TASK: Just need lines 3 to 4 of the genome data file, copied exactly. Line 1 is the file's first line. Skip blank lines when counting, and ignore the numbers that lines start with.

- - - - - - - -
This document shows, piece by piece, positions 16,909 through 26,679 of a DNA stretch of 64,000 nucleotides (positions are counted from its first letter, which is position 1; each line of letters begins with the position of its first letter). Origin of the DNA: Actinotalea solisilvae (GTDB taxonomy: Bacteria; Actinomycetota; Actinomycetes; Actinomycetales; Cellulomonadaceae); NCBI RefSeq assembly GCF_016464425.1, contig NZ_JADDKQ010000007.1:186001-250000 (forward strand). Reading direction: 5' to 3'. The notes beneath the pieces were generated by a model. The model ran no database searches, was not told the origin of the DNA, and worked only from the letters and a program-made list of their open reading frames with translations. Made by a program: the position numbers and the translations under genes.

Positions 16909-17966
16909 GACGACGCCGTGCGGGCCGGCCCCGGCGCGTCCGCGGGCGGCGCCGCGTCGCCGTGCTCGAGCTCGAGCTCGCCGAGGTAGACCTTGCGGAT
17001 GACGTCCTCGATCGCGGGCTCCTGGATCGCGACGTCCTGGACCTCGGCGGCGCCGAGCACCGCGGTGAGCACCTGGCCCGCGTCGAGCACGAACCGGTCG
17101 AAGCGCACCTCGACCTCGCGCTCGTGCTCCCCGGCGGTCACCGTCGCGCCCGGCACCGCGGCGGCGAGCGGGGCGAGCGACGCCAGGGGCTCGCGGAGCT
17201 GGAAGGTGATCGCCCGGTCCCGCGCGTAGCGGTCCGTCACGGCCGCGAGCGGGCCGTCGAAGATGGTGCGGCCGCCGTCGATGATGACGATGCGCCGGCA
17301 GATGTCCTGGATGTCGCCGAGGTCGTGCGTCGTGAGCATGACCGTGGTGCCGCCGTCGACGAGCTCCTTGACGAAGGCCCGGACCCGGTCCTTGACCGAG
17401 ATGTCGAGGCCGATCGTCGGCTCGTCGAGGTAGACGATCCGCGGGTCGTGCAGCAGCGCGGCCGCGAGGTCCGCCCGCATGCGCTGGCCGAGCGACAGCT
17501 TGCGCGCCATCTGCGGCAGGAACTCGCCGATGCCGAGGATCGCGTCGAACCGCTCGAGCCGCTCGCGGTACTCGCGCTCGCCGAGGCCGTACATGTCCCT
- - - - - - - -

16909 GACGACGCCGTGCGGGCCGGCCCCGGCGCGTCCGCGGGCGGCGCCGCGTCGCCGTGCTCGAGCTCGAGCTCGCCGAGGTAGACCTTGCGGAT
17001 GACGTCCTCGATCGCGGGCTCCTGGATCGCGACGTCCTGGACCTCGGCGGCGCCGAGCACCGCGGTGAGCACCTGGCCCGCGTCGAGCACGAACCGGTCG